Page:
The trailer for “Django Unchained” is finally here, and if you’re here, you’ve paused the trailer long enough to read this, so thank you.
We here at MTV News are just as obsessed with the trailer for Quentin Tarantino’s long-awaited Southern, so we’ve put together the trailer commentary below, and if you’re looking for an even deeper dive, here are the five secrets of the “Django Unchained” trailer:
What’s In A Name?
Tarantino has always filled his movies with some subtle (and not so subtle) references to the movies he admires. The title character in “Django Unchained” owes his name to the rich legacy of other Djangos in film. The original Django appeared in an Italian-made Western from 1966 by director Sergio Corbucci. In the original “Django,” the character is a mysterious drifter who drags a coffin around with him wherever he goes. Naturally, the coffin contains a machine gun. Dozens of other films ripped off the film, trying to repeat the original by featuring a character with the same name, but Corbucci and star Franco Nero only made one other Django movie, a 1987 sequel called “Django 2: il grande ritorno.”
The Hidden Gun
This tricky little pistol shows up twice during the trailer, but expect to see a lot more of it in the actual film. A contraption used by Dr. King Schultz, the hidden gun retracts up into the wearer’s sleeve and pops out when needed for a surprising blast. The device shows up pretty regularly in Westerns, and it even makes an appearance in one of Tarantino’s favorite movies of all time, Martin Scorsese’s “Taxi Driver.”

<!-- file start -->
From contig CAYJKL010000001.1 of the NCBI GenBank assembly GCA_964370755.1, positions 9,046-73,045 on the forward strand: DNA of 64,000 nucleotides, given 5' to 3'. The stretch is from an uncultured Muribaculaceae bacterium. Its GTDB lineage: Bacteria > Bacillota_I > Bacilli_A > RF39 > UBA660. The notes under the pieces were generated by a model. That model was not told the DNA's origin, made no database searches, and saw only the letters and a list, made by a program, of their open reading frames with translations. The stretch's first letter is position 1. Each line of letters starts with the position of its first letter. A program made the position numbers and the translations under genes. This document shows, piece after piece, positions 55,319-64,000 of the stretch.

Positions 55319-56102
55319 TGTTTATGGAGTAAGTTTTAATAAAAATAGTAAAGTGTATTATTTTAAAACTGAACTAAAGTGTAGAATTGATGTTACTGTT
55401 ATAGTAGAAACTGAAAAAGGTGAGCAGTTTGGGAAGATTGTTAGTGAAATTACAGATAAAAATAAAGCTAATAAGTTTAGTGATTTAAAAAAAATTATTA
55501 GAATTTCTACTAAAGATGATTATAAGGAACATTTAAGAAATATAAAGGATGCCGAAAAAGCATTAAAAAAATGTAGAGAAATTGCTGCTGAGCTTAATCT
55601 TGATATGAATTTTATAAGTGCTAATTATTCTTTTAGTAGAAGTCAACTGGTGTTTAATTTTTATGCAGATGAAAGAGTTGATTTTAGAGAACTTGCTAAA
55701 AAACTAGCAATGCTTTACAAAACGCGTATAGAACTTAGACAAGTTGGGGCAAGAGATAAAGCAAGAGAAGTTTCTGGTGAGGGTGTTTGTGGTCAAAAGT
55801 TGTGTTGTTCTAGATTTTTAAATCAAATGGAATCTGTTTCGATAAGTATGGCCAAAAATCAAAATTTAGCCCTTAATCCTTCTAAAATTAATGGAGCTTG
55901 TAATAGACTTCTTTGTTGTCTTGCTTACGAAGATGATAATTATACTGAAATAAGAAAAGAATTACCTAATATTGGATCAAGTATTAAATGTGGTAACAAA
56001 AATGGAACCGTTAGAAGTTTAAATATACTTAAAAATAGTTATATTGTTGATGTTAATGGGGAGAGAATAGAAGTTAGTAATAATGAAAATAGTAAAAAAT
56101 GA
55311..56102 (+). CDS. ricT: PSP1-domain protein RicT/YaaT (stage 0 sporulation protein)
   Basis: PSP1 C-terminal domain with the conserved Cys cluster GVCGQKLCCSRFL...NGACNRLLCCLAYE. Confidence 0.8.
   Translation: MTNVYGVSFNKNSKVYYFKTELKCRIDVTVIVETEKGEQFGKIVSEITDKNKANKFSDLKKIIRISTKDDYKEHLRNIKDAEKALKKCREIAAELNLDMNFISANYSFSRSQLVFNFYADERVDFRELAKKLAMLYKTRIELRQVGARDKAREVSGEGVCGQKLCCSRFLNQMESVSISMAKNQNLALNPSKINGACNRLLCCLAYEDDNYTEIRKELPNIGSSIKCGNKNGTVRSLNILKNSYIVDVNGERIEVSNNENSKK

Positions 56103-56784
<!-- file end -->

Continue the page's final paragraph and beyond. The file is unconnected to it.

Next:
The Leo Zoom-In
The first time we see Leonardo DiCaprio, Tarantino does a jarring zoom-in on his smug, smiling face. The move comes straight out of the spaghetti Westerns that the style of “Django Unchained” pulls inspiration from. The most notable director of the genre, Sergio Leone, directed four of its most famous films: “Fistful of Dollars,” “For a Few Dollars More,” “The Good, The Bad, and The Ugly,” and “Once Upon a Time in the West.” Tarantino has borrowed from Leone and the spaghetti Western aesthetic on other occasions, including nods in “Kill Bill” and “Inglourious Basterds.”
The lucky journalists at Cannes who got a sneak preview of “Django Unchained” left the theater raving about the performance of ’80s TV star Don Johnson. He actually appears in the trailer, right around the two-minute mark, as the Colonel Sanders-esque gentleman on a horse. Johnson has found himself in a series of intriguing roles in recent years, appearing in “Machete” and “Eastbound and Down.” It’s safe to say that “Django Unchained” will continue that trajectory.
Right at the end of the trailer, Tarantino throws in one last Easter egg for hard-core film fans. That man next to Jamie Foxx when he speaks the “D is silent” line? That’s Franco Nero, the original Django.